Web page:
C has various types of variables, but there are a few fundamental kinds:
- Integers – whole numbers which can be either positive or negative. Explained using
- Unsigned integers – whole numbers which can only be positive. Explained using
unsigned long long.
- Floating point numbers – real numbers (numbers with fractions). Explained using
- Structures – will be explained next, in the Structures segment.
The different kinds of variables explain their bounds. A
char can range only from -128 to 127, whereas a
long can range from -2,147,483,648 to 2,147,483,647 (
long and other numeric data types may have a further range on different computers, for example – from –9,223,372,036,854,775,808 to 9,223,372,036,854,775,807 on 64-bit computer).
Note that C does not have a boolean type. Normally, it is explained using the following notation:
#define BOOL char #define FALSE 0 #define TRUE 1
C uses arrays of characters to explain strings, and will be explained in the Strings segment.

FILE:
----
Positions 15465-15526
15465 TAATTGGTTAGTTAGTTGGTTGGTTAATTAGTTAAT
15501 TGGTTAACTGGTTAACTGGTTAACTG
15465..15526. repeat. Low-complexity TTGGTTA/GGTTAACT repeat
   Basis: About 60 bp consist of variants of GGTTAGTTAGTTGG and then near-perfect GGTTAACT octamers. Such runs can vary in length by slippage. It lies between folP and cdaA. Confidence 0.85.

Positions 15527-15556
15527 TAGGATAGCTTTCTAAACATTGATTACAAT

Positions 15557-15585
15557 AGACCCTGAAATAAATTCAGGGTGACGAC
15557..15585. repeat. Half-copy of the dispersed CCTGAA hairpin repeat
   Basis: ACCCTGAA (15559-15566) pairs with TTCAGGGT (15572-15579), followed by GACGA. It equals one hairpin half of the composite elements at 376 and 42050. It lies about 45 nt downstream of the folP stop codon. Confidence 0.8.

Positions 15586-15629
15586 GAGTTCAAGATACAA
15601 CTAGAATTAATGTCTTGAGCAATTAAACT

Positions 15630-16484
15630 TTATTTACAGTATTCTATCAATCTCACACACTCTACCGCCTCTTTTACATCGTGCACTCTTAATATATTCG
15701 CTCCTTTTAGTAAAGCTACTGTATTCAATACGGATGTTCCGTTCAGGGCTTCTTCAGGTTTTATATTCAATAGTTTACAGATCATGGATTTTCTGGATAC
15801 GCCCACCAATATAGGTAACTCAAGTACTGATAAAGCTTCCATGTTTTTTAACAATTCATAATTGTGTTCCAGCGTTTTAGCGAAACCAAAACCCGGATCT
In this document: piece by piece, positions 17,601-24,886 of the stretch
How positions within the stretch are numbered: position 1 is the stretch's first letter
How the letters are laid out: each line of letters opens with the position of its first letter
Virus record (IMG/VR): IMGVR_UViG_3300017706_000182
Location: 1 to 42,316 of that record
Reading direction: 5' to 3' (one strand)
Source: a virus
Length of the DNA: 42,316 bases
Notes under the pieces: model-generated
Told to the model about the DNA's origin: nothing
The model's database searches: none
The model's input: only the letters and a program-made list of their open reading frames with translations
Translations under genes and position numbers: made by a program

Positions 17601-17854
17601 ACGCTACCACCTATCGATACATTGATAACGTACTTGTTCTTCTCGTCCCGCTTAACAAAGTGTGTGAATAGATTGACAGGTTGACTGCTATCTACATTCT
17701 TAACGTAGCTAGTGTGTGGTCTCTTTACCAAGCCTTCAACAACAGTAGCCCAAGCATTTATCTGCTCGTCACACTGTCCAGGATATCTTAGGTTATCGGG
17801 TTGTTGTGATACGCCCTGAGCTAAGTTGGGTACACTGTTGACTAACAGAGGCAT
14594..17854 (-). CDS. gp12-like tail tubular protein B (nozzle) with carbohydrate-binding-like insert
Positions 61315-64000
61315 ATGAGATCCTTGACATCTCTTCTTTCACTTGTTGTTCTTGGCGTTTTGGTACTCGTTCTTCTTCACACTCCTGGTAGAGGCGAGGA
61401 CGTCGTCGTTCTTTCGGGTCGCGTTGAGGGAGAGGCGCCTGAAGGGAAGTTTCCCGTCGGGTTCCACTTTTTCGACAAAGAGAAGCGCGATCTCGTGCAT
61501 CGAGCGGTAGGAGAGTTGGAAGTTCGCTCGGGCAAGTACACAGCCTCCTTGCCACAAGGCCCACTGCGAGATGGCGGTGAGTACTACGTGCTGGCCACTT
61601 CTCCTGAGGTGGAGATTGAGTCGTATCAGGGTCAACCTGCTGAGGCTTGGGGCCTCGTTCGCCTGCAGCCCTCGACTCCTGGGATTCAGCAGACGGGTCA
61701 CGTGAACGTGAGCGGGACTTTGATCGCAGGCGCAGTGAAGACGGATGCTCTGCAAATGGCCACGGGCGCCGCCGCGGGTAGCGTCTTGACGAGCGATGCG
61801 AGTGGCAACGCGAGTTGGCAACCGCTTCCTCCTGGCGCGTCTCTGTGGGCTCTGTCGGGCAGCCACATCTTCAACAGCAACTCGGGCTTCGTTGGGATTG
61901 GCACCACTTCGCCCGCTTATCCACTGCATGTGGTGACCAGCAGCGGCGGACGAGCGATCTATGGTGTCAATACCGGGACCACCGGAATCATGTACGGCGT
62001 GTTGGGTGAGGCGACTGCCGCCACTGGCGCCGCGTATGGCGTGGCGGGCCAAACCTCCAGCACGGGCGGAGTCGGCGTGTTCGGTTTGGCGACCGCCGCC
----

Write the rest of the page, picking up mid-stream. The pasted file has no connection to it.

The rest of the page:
For numbers, we will normally use the type
int, which an integer in the size of a “word” the usual number size of the machine which your program is compiled on. On most computers today, it is a 32-bit number, which means the number can range from -2,147,483,648 to 2,147,483,647.
To explain the variables
bar, we need to use the following syntax:
int foo; int bar = 1;
foo can be used, but since we did not initialize it, we don’t realize what’s in it. The variable
bar includes the number 1.
Now, we can do some math. Assuming
e are variables, we can directly use plus, minus and multiplication operators in the following notation, and allocate a new value to
int a = 0,b = 1,c = 2,d = 3, e = 4; a = b - c + d * e; printf("%d", a); /* will print 1-2+3*4 = 11 */
In the next exercise, you will need to create a program which prints out the sum of the numbers